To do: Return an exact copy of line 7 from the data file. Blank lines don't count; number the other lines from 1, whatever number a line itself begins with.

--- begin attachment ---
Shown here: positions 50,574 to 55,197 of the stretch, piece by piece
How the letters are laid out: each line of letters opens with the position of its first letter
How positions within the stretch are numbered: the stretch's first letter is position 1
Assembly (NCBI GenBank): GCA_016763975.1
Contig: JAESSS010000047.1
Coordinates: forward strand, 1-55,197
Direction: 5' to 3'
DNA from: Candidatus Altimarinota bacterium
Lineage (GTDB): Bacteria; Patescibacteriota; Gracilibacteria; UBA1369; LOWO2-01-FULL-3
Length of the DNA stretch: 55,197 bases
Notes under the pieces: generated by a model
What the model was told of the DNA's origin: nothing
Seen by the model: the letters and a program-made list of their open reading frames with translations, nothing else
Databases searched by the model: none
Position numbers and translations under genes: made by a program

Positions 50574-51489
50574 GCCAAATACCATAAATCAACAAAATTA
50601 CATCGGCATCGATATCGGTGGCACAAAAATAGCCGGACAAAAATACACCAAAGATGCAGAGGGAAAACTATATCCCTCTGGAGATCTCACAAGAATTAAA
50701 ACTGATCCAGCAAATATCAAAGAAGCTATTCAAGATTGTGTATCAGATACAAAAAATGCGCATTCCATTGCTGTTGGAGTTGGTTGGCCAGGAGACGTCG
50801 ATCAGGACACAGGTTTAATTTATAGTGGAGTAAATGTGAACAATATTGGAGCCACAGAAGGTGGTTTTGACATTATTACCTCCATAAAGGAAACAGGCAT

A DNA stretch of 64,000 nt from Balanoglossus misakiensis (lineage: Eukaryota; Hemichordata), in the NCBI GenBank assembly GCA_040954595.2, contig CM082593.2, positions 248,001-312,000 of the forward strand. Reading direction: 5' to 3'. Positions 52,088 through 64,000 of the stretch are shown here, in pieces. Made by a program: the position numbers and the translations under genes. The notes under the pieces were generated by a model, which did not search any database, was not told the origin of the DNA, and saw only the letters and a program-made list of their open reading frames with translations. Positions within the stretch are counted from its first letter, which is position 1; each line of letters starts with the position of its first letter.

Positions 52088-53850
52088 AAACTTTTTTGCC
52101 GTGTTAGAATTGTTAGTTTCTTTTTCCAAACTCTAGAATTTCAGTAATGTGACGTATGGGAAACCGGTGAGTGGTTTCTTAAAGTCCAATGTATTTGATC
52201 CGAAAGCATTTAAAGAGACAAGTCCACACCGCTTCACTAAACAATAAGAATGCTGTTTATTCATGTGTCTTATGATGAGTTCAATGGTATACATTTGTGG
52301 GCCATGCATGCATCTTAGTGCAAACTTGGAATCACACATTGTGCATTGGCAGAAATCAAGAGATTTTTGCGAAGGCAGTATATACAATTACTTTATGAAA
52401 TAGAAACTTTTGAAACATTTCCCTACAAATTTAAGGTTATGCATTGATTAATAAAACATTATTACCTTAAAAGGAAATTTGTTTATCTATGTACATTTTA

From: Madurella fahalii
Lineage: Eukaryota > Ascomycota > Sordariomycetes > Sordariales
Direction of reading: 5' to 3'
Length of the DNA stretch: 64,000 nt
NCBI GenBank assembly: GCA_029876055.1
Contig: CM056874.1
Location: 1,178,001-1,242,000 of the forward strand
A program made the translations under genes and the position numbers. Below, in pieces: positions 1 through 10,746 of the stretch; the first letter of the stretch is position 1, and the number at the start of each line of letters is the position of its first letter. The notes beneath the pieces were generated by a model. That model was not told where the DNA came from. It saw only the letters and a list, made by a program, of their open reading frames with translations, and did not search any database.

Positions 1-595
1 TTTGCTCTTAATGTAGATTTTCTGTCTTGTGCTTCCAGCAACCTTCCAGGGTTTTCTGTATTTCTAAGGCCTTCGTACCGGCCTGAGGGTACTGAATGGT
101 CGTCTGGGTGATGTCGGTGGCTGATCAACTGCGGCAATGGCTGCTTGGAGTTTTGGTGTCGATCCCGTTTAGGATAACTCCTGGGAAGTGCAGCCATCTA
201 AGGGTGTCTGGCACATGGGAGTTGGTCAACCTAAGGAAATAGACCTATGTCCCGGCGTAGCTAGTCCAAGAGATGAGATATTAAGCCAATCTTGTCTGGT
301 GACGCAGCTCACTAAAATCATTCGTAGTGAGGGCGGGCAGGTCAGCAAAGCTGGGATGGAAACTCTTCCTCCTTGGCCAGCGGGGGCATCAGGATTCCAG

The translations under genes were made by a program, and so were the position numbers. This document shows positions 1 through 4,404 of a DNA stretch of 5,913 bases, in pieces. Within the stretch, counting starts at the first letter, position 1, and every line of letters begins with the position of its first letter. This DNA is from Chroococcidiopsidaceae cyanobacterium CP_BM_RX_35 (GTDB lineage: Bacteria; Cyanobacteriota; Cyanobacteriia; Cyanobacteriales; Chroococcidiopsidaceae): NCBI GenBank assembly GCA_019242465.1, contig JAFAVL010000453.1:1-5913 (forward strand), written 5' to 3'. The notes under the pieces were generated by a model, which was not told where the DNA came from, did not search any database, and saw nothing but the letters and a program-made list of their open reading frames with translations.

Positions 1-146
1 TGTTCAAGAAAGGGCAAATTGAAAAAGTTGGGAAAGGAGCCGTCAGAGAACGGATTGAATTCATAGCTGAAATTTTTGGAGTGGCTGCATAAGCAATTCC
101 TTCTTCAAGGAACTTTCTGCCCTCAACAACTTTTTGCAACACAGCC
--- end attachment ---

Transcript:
Direction: 5' to 3'